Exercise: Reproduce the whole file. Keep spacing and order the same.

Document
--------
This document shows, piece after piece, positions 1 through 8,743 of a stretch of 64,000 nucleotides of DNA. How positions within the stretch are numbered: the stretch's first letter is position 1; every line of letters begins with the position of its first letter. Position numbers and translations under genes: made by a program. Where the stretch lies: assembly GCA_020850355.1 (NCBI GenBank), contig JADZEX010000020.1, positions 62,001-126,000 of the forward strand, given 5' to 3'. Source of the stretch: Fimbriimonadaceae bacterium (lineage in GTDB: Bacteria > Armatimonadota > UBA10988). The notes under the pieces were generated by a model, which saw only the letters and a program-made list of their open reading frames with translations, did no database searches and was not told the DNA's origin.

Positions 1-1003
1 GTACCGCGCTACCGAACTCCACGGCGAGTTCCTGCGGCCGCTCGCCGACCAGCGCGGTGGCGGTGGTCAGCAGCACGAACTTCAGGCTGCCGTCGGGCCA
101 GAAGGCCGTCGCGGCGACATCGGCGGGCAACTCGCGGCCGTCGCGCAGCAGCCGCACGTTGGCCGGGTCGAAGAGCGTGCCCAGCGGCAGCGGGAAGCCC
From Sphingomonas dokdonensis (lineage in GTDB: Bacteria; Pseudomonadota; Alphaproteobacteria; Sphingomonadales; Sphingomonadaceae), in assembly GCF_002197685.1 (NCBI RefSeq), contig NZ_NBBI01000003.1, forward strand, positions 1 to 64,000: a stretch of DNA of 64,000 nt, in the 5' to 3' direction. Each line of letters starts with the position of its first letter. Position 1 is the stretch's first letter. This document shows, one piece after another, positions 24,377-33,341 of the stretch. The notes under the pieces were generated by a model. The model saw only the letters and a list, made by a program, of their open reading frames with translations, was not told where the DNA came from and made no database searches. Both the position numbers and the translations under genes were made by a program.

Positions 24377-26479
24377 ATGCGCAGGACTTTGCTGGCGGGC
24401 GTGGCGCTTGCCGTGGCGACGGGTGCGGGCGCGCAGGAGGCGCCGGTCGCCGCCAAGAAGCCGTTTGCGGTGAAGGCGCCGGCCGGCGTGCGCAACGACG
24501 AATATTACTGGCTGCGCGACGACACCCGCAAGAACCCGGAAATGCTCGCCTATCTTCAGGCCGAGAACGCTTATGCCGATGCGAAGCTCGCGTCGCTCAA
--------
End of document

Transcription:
This document shows, piece after piece, positions 1 through 8,743 of a stretch of 64,000 nucleotides of DNA. How positions within the stretch are numbered: the stretch's first letter is position 1; every line of letters begins with the position of its first letter. Position numbers and translations under genes: made by a program. Where the stretch lies: assembly GCA_020850355.1 (NCBI GenBank), contig JADZEX010000020.1, positions 62,001-126,000 of the forward strand, given 5' to 3'. Source of the stretch: Fimbriimonadaceae bacterium (lineage in GTDB: Bacteria > Armatimonadota > UBA10988). The notes under the pieces were generated by a model, which saw only the letters and a program-made list of their open reading frames with translations, did no database searches and was not told the DNA's origin.

Positions 1-1003
1 GTACCGCGCTACCGAACTCCACGGCGAGTTCCTGCGGCCGCTCGCCGACCAGCGCGGTGGCGGTGGTCAGCAGCACGAACTTCAGGCTGCCGTCGGGCCA
101 GAAGGCCGTCGCGGCGACATCGGCGGGCAACTCGCGGCCGTCGCGCAGCAGCCGCACGTTGGCCGGGTCGAAGAGCGTGCCCAGCGGCAGCGGGAAGCCC
From Sphingomonas dokdonensis (lineage in GTDB: Bacteria; Pseudomonadota; Alphaproteobacteria; Sphingomonadales; Sphingomonadaceae), in assembly GCF_002197685.1 (NCBI RefSeq), contig NZ_NBBI01000003.1, forward strand, positions 1 to 64,000: a stretch of DNA of 64,000 nt, in the 5' to 3' direction. Each line of letters starts with the position of its first letter. Position 1 is the stretch's first letter. This document shows, one piece after another, positions 24,377-33,341 of the stretch. The notes under the pieces were generated by a model. The model saw only the letters and a list, made by a program, of their open reading frames with translations, was not told where the DNA came from and made no database searches. Both the position numbers and the translations under genes were made by a program.

Positions 24377-26479
24377 ATGCGCAGGACTTTGCTGGCGGGC
24401 GTGGCGCTTGCCGTGGCGACGGGTGCGGGCGCGCAGGAGGCGCCGGTCGCCGCCAAGAAGCCGTTTGCGGTGAAGGCGCCGGCCGGCGTGCGCAACGACG
24501 AATATTACTGGCTGCGCGACGACACCCGCAAGAACCCGGAAATGCTCGCCTATCTTCAGGCCGAGAACGCTTATGCCGATGCGAAGCTCGCGTCGCTCAA